Thomas Malcolm MacQueen (1887 - 1916)

The notice of MacQueen's death in the North China Herald on 29 July 1916

The History of Sport Played in China's Treaty Ports

Thomas Malcolm MacQueen, was the Shanghai Rugby Club’s Captain in the unfinished 1914 - 15 season. 
In a letter written from the front in early 1916 Thomas thanked the residents of Shanghai for a gift of money at Christmas 1915. He told them that he had used the money to purchase ‘a Rugger ball and that it is great fun to feel one’s feet on a pill once more.
We are having some great games behind the lines’.
​ His rugby playing days ended abruptly. He was killed on the 15 July 1916.  Born on 16 January 1887, he was not yet thirty. His Commanding Officer wrote to MacQueen’s father telling of his valour. ‘His courage was unsurpassable as was shown on this occasion, he was advancing well in front of the battalion when he was hit by a bullet which he had bandaged up and then proceeded to join the front line; he caught them up and was hit in the head by a piece of shrapnel.’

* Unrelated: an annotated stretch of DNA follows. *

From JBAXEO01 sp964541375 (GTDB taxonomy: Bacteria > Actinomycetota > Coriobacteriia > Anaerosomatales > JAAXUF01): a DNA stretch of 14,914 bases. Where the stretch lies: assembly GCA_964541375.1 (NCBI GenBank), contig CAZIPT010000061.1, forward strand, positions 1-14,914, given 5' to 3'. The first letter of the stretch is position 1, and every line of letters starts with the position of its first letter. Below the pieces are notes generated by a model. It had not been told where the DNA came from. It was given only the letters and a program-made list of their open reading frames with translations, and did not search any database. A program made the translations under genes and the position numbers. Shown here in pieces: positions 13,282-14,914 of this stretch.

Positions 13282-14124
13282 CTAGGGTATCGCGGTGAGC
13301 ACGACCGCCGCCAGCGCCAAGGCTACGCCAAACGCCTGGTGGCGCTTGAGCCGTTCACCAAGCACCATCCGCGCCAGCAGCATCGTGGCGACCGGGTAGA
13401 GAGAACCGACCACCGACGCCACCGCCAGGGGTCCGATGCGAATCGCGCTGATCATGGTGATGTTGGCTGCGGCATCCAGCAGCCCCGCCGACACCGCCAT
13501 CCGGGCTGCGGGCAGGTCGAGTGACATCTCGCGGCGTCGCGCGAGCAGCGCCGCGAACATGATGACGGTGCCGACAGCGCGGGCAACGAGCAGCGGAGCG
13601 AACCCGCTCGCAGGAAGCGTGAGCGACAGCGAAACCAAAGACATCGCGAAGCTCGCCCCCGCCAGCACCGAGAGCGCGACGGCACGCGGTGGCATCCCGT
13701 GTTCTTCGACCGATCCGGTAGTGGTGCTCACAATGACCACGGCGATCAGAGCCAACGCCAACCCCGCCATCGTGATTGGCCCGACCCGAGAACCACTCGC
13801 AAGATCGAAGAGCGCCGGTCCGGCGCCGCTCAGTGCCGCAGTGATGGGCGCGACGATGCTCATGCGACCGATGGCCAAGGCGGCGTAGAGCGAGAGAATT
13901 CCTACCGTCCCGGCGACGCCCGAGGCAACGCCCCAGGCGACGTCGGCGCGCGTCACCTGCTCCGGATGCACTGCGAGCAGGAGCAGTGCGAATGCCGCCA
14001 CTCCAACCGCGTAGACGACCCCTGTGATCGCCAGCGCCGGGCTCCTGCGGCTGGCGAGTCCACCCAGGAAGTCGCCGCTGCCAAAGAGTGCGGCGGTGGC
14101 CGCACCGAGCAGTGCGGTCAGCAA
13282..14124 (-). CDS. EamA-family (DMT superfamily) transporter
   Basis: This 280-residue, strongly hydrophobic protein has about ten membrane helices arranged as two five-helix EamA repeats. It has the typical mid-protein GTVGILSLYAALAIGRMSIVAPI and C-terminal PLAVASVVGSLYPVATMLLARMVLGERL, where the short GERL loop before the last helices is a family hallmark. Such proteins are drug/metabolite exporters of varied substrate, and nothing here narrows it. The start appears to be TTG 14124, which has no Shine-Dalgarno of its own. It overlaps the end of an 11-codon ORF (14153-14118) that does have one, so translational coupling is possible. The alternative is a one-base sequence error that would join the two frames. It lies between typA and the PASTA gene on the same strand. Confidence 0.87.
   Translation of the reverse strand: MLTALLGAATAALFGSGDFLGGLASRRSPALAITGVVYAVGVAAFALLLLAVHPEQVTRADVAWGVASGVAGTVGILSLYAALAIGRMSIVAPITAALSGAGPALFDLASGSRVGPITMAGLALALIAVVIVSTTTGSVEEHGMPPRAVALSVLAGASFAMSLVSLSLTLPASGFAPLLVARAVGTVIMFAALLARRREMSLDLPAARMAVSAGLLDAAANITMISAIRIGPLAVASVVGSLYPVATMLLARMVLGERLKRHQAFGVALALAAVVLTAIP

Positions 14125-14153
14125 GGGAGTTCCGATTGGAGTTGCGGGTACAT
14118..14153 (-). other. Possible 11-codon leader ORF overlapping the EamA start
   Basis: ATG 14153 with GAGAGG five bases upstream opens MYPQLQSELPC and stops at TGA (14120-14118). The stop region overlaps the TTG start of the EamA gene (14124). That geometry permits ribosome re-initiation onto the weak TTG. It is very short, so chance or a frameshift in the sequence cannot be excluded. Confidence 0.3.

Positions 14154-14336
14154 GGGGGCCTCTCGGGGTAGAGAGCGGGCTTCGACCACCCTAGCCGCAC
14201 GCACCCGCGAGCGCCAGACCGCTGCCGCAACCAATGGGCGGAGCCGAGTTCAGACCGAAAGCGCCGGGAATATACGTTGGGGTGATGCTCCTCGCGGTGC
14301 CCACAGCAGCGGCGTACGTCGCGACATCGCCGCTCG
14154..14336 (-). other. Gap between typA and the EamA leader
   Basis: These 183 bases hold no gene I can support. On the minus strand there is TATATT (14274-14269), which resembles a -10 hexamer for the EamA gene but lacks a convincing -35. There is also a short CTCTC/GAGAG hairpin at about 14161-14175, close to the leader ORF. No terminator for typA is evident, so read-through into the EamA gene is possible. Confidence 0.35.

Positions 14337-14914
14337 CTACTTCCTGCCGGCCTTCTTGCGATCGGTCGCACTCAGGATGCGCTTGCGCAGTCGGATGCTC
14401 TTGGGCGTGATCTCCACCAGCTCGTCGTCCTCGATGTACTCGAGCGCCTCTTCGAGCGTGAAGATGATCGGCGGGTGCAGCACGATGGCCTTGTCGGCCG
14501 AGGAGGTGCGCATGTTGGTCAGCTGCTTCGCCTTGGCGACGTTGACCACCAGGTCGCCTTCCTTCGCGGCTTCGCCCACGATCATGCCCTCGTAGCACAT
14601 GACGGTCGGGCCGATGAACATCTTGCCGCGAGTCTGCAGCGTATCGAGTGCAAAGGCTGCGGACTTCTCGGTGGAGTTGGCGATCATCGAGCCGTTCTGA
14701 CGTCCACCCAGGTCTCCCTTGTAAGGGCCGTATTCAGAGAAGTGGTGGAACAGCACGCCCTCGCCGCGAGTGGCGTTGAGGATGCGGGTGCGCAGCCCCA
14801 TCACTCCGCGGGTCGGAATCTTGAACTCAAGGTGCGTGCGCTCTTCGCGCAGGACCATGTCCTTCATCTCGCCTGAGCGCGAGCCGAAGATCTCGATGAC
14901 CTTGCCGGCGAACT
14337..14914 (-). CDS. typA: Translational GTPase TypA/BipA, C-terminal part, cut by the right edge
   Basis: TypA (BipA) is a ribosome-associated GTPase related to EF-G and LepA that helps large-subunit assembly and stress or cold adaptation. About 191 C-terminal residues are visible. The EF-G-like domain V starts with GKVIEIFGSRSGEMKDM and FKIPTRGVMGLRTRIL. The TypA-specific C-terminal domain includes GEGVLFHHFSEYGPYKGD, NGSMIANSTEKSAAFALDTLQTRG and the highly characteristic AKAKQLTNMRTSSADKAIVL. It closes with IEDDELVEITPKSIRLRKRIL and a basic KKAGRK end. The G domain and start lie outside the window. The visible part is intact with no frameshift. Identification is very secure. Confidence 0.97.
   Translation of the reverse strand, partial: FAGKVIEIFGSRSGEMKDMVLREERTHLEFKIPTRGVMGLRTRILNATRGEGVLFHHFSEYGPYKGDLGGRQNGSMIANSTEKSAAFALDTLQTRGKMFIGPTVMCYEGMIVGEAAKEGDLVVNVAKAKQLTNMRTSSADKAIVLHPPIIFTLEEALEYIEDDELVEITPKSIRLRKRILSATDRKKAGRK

His Shanghai days had been happy ones, he had played in two interport fixtures, one each against Tientsin and the South Wales Borderers. His last game in Shanghai in November 1914 was just a few weeks before he left for England in December 1914.
His other pursuits were racing ponies under the name of Mr ‘Thomas’ following the Foot Hounds and being a member of the Light Horse Company. 

Extract from Eastbourne College Roll of Service 1914-1918

ROLL OF WAR SERVICE T. M. MACQUEEN Lieutenant Thomas Malcolm MacQueen was the second son of Dr and Mrs MacQueen of Eastbourne, and was at the College from 1899 to 1905.

 He was killed in action near Pozieres on July 15th, 1916, aged 29. After leaving the College he was for some years with the Yangtsze Insurance Association in London. Early in 1912 he went out to China in their service, and was first stationed at Hong Kong with the firm of Shewan Tomes and Co., the Yangtsze Association's agents at that port.

  The following year he was transferred to the Company's head office in Shanghai and remained there until December 1914, when he left for home to join the Army. In February 1915 he obtained a commission in the East Lancashire Regt. and went overseas in July 1915.

  While in Shanghai he took an active part in all sports, especially Rugby football, and was captain of the Shanghai Rugby Football Club when he left for home.